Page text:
fans of You better call Saulit is predecessor debated: Did Walter White really spend all five seasons of this show kicking ass, or did he just finally find his way to his true self? Perhaps this question, given the nuance Saul spun for her, may apply to Kim, who just wants to do good but is willing to do not-so-good things to achieve it. In the flashback opening for “Axe And Grind,” we find out what really powers Kim. She, yes has an ax to grind, and we can consider Howard Hamlin a victim of his long-sharpened blade.
In a callback to Kim’s teenage years, her mother picks her up from the store’s office, where the manager caught her shoplifting jewelry. It’s not expensive loot — although it does cost more than an ’80s teenage allowance ($35.53, with tax, to be exact) — and Kim doesn’t seem particularly keen on owning it. the accessories. She’s shaken from being caught – her foot shaking in her white trainers, a move that would become a signature when grown-up Kim in high heels gets nervous – and his mother expands on the thick rebuke.
This punishment of her daughter pleases Kim’s mother to the store owner, and the Wexler women leave the establishment. with nothing but the promise that Kim won’t be a repeat offender. Well, that and the jewelry set. Kim’s mother stole it from the office and, tickled by the petty crime, gives it to Kim once they’re in the car. Turns out she’s not mad at Kim at all. She is impressed. “I didn’t know you had it in you,” her mother said. When her daughter is puzzled, she adds, “Relax, you got away with it!”
And that’s young Kim Wexler’s takeaway. As she walks home in silence, a look of disappointment on her face, Kim determines that being mean didn’t get her the attention she needed. This made her want what she claimed by her actions. And if a straight student can’t win affection and attention with good or bad behavior, they must chart their own course, driven by self-reliance and hard work. In another flashback, this one at “Wexler vs. Goodman” (Season 5, Episode 6), Kim is so determined to follow this philosophy that she carries a cello on her back for three miles on a cold Nebraska night to avoid driving home with her possibly inebriated , late to pick up her mother.
That same spirit took her from Nebraska to Albuquerque and landed her a job in HHM’s mailroom. Her restlessness led the firm to loan her money for law school, followed by a position as a lawyer at HHM when she passed the bar. She continued to work hard, under the partners’ radar, until her association with former mailroom colleague-turned-lawyer Jimmy landed her a spot on Howard’s shit list. He entrusted him with thankless missions; she bounced back from hours of working on her contact list (remember those post-its stuck all over the HHM stair windows?), working her way back into Howard’s good graces when she landed the mega -Mesa Verde client via her friend Paige. But it also intensified her resentment towards Howard.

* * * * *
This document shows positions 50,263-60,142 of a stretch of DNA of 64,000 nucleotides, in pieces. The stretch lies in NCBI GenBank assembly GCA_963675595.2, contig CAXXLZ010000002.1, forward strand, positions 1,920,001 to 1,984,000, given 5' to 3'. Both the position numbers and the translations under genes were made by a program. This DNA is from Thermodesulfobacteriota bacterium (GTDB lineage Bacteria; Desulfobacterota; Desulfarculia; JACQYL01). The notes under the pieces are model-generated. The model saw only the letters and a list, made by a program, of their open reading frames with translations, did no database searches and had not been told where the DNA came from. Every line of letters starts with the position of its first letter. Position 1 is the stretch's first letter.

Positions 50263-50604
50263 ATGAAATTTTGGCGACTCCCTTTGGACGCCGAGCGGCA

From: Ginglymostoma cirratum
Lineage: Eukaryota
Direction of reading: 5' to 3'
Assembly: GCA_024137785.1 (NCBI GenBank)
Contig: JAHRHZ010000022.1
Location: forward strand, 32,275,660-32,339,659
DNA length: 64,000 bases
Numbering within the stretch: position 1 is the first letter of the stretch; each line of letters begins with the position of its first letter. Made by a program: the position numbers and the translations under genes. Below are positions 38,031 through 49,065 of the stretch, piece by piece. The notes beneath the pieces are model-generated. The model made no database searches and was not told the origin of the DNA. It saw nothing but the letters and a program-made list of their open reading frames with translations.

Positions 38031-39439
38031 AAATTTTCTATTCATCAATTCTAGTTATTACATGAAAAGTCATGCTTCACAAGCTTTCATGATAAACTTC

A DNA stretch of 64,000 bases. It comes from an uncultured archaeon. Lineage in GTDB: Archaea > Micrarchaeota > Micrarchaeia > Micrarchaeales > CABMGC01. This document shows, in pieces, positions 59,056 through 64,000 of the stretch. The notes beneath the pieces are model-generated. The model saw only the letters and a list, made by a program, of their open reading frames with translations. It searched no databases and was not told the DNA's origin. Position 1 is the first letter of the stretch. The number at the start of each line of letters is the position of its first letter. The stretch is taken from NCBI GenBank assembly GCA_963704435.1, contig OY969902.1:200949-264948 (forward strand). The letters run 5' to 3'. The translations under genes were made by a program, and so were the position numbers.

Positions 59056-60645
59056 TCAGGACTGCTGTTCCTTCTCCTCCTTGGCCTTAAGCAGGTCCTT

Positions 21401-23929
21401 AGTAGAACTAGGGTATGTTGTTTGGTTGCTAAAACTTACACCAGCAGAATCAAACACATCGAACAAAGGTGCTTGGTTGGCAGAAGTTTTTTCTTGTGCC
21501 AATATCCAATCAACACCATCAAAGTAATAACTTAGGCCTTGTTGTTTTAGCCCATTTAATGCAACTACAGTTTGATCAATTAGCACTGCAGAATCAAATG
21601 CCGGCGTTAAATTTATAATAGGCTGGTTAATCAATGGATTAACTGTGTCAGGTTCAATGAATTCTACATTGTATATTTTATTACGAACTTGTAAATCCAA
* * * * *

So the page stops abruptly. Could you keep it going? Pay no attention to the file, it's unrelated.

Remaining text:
She resents his arrogance, his condescension, his blindness to the depth of his intelligence, his knowledge, his skills as a lawyer. He even underestimates how bad Kim can be. After hearing from Cliff that Kim was with him when he saw Fake Howard (Jimmy) kicking a prostitute out of his Jaguar, Howard immediately assumed that Jimmy was behind the ruse. It never occurred to her that Kim was involved, let alone that she organized much of it.
In other words, Howard didn’t know, still doesn’t know, that Kim has it in her. As to why it took Kim so long to let those resentments turn into something so sinister, we’re not sure. We only know bits and pieces of his past, especially in the pre-Albuquerque years. Maybe she left Nebraska for New Mexico to create new opportunities; maybe she wanted to leave that young Kim behind.
And perhaps his commitment to advocacy work, his raison d’etre, allows him to indulge his more ruthless and selfish side. After spending years with Howard miscalculating and undervaluing her, her nastiness, in her mind, calls for a drastic (but justifiable) refund, which now involves medications and a rectal thermometer for animals from veterinarian Dr. Caldera, an actor who impersonated Judge Casamira. . Despite Jimmy’s panic over Casamira’s broken arm, Kim’s tougher stuff kicks in. “It’s happening today,” she tells him and turns her car toward Albuquerque. Even if it means she’ll ruin her chances of being included on Cliff’s new justice reform council, the one she was on her way to Santa Fe to fight for, Kim has within her the guts to lead through. well his plan. One of them, at least.